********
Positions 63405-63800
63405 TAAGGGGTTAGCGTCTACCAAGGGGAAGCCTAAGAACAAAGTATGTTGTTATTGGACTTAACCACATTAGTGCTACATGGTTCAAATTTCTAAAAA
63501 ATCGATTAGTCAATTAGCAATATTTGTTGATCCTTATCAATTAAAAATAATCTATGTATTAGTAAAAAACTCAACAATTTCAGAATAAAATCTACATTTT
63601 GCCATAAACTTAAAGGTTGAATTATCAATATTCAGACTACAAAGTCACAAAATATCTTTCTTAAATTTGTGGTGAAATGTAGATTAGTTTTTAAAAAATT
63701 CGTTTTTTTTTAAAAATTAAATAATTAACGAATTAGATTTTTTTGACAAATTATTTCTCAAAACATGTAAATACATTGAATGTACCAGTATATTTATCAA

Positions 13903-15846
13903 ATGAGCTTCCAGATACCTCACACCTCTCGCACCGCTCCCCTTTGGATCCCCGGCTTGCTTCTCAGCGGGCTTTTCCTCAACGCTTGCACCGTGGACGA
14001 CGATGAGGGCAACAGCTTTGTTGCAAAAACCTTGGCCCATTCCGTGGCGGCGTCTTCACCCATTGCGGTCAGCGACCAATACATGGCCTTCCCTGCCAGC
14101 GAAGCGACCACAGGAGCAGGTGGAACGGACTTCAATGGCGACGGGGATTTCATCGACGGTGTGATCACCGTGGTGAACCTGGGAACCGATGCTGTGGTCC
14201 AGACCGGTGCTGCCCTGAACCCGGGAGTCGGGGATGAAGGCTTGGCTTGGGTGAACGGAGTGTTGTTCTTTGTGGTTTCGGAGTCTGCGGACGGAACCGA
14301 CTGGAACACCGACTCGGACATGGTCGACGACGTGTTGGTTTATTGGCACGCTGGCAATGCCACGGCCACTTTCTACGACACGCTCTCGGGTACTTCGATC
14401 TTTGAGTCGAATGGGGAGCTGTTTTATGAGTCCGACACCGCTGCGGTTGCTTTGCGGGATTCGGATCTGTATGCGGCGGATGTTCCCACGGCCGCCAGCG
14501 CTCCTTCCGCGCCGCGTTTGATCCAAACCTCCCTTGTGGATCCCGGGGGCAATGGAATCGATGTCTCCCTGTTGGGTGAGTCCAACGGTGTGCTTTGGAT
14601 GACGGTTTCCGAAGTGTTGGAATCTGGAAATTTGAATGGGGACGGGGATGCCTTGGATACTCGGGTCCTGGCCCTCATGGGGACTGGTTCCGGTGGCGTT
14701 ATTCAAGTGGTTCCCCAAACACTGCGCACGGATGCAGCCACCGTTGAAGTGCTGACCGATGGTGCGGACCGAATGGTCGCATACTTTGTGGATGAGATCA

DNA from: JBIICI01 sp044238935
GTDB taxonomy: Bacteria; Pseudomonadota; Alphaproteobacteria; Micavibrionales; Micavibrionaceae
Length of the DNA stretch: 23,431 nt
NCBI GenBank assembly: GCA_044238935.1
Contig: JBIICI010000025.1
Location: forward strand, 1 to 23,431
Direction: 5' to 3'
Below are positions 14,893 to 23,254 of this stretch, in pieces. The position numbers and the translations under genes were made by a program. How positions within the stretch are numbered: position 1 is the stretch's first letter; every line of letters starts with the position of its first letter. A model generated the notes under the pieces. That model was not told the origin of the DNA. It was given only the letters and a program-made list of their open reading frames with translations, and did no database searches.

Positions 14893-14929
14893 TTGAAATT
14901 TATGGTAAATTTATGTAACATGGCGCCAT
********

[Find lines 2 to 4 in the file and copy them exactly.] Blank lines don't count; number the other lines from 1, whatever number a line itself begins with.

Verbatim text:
63405 TAAGGGGTTAGCGTCTACCAAGGGGAAGCCTAAGAACAAAGTATGTTGTTATTGGACTTAACCACATTAGTGCTACATGGTTCAAATTTCTAAAAA
63501 ATCGATTAGTCAATTAGCAATATTTGTTGATCCTTATCAATTAAAAATAATCTATGTATTAGTAAAAAACTCAACAATTTCAGAATAAAATCTACATTTT
63601 GCCATAAACTTAAAGGTTGAATTATCAATATTCAGACTACAAAGTCACAAAATATCTTTCTTAAATTTGTGGTGAAATGTAGATTAGTTTTTAAAAAATT